Please view the main text area of the page by skipping the main menu.

Westinghouse CEO opens up about collapse of 2000s 'nuclear renaissance'

Jose E. Gutierrez, CEO of the U.S. nuclear power firm Westinghouse Electric Co., is seen in Washington in April 2018. (Mainichi)

WASHINGTON -- The CEO of the U.S. nuclear power firm Westinghouse Electric Co. -- which used to be under the Toshiba Corp. umbrella and which filed for bankruptcy in March 2017 -- has told the Mainichi Shimbun that the "nuclear renaissance" in the 2000s "was not realistic."

Company chief Jose E. Gutierrez added that the U.S. "lost a lot of expertise in (nuclear power plant) construction." Looking ahead though, Gutierrez indicated his willingness for Westinghouse Electric to start building nuclear power plants again, mainly in emerging countries.

Westinghouse Electric was acquired by Toshiba in 2006. At the time, nuclear power was gaining attention as a countermeasure to tackle global warming, with a spate of power plant construction projects emerging across the world, particularly in the U.S.

However, after a drop in demand for electricity caused by the global financial crisis triggered by the collapse of Lehman Brothers, as well as the Fukushima No. 1 nuclear power plant disaster in 2011, demand for new nuclear power plants has plunged worldwide.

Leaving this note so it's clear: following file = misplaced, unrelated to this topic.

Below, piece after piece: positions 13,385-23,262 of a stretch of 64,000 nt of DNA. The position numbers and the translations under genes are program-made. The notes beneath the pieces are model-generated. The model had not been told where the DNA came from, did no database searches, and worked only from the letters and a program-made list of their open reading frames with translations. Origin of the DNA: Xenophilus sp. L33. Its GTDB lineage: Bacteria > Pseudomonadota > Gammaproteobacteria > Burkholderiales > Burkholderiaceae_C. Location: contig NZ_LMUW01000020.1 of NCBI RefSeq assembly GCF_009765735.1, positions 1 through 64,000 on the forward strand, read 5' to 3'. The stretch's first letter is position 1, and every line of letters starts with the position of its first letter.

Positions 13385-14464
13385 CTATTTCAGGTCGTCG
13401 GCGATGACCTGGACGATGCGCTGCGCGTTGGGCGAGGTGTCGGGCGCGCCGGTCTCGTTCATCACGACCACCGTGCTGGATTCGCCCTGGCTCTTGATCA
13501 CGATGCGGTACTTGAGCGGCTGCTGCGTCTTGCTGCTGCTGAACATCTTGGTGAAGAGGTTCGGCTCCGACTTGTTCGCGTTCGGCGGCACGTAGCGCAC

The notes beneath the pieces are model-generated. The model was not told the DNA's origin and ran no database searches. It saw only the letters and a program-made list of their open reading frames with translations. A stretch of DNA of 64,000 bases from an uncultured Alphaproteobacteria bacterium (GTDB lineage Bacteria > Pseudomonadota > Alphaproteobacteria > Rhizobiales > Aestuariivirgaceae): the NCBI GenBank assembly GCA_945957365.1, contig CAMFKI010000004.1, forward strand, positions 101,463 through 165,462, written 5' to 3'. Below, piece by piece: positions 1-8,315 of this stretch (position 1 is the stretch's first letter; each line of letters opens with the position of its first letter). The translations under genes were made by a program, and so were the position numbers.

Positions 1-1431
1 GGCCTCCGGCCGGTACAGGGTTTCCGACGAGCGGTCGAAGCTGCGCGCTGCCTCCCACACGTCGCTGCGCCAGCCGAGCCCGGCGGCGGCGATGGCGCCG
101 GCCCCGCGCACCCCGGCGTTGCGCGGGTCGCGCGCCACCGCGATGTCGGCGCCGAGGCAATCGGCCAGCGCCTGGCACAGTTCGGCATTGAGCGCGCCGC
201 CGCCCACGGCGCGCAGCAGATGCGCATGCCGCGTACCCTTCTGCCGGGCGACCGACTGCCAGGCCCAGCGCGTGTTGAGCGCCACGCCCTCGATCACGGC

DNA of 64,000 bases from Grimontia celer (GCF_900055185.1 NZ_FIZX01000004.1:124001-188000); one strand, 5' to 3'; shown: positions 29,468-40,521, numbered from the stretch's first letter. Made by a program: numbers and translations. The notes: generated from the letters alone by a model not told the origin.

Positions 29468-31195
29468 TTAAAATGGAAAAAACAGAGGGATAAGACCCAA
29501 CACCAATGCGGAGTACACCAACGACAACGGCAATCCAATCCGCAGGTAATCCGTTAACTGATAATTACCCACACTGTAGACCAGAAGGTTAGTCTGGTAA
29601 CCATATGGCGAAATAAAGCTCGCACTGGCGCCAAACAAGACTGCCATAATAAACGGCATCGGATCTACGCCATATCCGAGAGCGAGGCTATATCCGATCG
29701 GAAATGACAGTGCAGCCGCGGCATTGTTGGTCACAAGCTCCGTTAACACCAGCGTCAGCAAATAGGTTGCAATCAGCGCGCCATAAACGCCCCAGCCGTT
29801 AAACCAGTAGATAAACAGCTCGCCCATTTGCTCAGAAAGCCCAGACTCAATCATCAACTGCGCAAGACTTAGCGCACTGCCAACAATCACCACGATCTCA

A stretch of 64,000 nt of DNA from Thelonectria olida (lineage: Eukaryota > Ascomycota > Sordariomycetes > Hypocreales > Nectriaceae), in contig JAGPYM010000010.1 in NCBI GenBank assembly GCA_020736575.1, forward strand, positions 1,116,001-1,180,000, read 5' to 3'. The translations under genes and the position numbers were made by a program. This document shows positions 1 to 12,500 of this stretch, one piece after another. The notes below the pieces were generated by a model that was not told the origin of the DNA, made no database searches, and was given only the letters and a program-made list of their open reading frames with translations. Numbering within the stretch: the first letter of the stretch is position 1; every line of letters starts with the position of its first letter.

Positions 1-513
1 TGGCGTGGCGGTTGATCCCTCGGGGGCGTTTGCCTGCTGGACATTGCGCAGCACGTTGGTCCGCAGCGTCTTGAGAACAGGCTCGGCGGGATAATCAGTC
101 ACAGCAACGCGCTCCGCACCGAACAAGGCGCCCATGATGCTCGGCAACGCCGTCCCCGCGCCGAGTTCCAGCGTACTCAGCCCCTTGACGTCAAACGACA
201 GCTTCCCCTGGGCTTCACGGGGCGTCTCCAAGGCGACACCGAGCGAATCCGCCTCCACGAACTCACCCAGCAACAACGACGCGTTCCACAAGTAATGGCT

Looking back at this time, Gutierrez acknowledges that the nuclear renaissance, whereby firms would build plants, never actually happened, and says that Westinghouse Electric senior management's bold plans to build dozens of new plants across the world was not realistic.

Moreover, the four nuclear power plants that Westinghouse Electric set about building were the first in the U.S. in about 30 years, after construction of new nuclear plants was halted in the wake of the Three Mile Island accident in 1979.

The projects were also hit by swelling costs caused by major delays in the construction schedule, and as Westinghouse Electric's parent company Toshiba suffered huge losses, the American subsidiary ended up filing for Chapter 11 bankruptcy protection.

Gutierrez believes that the loss of expertise in construction was a factor behind the failed construction projects, stating that, "A lot of vendors were not necessarily very well prepared for this."

In January 2018, it was decided that the Canadian firm, Brookfield Asset Management Inc., would acquire Westinghouse Electric, and in March, a U.S. bankruptcy court approved the firm's business rehabilitation plan.

Gutierrez is upbeat about the future -- indicating his intention to build new plants in countries such as India and Saudi Arabia, conducting research on small nuclear reactors for U.S. and Europe and also expanding its decommissioning business.

(Japanese original by Kenji Shimizu, North America General Bureau)

Also in The Mainichi

The Mainichi on social media

Trending